The Bloc Québécois has succeeded in its attempt to push Canada’s collective buttons.
With Michael Chong’s resignation from the Conservative cabinet today, and a Laurel and Hardy-esque news conference within an hour by the government’s Québec lieutenant, Lawrence Cannon, and Senator Marjorie LeBreton, it is more clear than ever that the Conservative motion – just a modification of the Bloc’s – was written on the damp side of a cocktail napkin which is now hiding more than an olive pit.
Stephen Harper’s hasty calling of the Bloc bluff was ill-considered and its repercussions have split the country, at least the chattering classes, in the few short days since it was hatched. Harper, like arrogant, proud prime ministers before him, hates being teased by the seperatists. That’s what took this motion – “that this House recognize that the Québécois form a nation within a united Canada” – from being a Bloc Québécois bully tactic to a full-scale national cat-fight.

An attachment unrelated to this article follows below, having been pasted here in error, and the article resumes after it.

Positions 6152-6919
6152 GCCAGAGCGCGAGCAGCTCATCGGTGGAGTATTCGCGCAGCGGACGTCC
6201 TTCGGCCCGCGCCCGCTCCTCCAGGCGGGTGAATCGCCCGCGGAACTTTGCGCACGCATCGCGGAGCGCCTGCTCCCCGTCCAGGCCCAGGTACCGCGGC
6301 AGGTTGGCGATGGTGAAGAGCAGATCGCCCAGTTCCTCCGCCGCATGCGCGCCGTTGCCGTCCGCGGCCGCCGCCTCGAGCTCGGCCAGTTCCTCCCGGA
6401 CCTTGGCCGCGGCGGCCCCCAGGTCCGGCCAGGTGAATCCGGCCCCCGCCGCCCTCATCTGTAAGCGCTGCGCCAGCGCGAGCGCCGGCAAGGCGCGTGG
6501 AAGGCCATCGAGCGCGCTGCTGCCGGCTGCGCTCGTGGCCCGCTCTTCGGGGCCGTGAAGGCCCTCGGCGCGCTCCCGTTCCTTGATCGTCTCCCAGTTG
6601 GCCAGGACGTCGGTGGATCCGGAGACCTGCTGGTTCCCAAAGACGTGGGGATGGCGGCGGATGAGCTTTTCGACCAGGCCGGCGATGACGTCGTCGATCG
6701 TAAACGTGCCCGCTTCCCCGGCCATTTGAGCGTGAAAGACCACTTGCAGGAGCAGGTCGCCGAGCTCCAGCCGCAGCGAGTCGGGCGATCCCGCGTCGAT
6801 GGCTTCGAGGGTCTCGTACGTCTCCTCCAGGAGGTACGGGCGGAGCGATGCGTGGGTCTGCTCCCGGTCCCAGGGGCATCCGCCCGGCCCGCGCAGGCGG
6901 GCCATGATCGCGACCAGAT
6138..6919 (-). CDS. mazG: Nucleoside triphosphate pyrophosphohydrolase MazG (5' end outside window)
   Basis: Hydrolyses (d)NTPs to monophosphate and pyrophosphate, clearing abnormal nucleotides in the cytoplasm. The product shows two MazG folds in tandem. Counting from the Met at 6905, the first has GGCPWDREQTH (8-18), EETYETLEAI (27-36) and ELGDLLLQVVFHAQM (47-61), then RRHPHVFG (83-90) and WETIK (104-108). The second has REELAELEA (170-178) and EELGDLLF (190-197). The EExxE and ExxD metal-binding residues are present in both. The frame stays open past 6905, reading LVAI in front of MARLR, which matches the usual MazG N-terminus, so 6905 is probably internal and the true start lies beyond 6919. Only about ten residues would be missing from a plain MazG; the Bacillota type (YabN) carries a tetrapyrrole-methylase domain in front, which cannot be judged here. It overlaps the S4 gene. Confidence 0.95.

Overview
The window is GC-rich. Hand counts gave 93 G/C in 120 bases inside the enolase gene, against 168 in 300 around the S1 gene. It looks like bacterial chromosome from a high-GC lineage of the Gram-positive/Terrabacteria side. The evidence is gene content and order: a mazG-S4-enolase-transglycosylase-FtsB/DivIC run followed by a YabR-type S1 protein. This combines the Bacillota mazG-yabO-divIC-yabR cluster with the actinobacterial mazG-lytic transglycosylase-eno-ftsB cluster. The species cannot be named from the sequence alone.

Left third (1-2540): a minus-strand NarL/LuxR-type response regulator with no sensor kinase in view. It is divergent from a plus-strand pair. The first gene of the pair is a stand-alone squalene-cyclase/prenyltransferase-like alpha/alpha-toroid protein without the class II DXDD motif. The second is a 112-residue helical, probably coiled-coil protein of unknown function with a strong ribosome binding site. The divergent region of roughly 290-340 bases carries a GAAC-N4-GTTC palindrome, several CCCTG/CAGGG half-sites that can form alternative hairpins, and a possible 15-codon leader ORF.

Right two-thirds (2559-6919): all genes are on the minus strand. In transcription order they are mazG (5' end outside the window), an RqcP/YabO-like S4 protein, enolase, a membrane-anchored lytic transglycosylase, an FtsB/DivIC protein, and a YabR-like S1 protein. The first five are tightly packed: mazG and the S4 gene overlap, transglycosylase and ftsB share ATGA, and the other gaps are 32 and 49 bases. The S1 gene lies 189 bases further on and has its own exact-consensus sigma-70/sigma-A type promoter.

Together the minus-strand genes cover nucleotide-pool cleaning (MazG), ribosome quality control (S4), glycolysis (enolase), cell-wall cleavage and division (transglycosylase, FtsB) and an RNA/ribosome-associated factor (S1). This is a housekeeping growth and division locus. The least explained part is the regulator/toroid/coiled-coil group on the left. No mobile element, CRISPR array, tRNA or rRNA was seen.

Michael Chong was not just any cabinet minister. He was the Minister of Intergovernmental Affairs, i.e. the guy who dealt with provincial governments and who was ultimately responsible for duct-taping this federation together. Yet he revealed tonight that he was not in the loop over this fast-moving issue, but Liberal leadership hopeful, and former Minister of Intergovernmental Affairs, Stéphane Dion, was!
This whole debate is a bit surreal to many people in Québec. No one, least of all the federal Parliament, needs to tell them they are a nation, or a people, or however else history eventually translates this motion. No Canadian can drive from Ontario to New Brunswick and not notice that the province in between has a sense of itself which we can only envy. The NDP, during our convention in Québec last September, backed a comprehensive series of motions not dissimilar in spirit from this one before Parliament.
Hurriedly codifying differences, however, even in simple motions in the House of Commons, is a bit wreckless when it all seems to have been started by Stephen Harper thinking, “Oh, yeah, Bloc? You talkin’ to me?”